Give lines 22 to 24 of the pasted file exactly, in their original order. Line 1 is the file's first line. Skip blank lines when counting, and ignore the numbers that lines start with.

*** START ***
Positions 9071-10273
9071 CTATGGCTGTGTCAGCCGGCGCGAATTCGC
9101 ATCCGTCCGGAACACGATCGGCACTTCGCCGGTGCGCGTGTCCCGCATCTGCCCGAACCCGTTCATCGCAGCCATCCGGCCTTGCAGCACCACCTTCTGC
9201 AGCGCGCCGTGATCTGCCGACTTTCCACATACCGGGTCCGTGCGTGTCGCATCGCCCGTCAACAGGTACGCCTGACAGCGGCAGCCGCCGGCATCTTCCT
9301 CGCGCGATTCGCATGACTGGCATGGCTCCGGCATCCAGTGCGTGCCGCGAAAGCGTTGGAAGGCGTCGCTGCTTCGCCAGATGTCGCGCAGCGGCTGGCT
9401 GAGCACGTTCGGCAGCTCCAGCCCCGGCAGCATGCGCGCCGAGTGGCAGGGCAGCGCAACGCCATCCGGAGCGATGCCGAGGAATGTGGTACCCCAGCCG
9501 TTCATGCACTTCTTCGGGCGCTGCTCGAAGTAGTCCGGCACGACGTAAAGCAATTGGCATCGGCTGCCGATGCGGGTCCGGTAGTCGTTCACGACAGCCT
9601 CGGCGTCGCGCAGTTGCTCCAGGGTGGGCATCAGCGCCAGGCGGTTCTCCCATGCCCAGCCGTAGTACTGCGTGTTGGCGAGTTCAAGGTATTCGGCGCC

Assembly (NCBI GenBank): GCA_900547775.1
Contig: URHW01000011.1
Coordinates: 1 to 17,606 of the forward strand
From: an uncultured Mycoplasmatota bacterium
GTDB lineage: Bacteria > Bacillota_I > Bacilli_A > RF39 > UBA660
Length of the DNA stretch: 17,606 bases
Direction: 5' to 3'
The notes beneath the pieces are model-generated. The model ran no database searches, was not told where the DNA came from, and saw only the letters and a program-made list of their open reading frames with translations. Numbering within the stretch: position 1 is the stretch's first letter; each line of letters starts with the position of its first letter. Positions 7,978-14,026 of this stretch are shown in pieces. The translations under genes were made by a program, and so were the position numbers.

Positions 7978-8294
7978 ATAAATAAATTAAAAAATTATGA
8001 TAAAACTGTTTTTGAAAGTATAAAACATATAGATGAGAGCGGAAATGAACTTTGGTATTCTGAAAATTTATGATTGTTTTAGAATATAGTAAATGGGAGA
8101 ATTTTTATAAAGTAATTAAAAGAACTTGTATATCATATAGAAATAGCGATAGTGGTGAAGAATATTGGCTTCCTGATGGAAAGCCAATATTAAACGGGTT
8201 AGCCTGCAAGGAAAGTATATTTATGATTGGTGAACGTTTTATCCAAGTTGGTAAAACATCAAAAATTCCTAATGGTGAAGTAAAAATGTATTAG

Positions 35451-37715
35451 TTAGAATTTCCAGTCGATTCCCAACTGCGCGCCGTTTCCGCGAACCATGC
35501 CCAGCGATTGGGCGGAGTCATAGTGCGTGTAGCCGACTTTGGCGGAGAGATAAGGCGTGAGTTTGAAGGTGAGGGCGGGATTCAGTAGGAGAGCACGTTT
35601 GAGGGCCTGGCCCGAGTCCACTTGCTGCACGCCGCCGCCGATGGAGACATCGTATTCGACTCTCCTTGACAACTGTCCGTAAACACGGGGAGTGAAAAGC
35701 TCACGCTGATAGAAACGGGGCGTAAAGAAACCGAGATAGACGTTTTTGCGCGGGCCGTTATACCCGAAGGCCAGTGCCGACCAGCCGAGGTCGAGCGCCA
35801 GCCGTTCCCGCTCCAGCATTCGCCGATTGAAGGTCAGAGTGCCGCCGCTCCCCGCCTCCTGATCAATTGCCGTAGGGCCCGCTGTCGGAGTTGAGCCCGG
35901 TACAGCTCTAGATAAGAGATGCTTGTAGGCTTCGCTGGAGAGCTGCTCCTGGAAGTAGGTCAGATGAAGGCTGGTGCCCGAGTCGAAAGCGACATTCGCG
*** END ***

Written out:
Positions 35451-37715
35451 TTAGAATTTCCAGTCGATTCCCAACTGCGCGCCGTTTCCGCGAACCATGC
35501 CCAGCGATTGGGCGGAGTCATAGTGCGTGTAGCCGACTTTGGCGGAGAGATAAGGCGTGAGTTTGAAGGTGAGGGCGGGATTCAGTAGGAGAGCACGTTT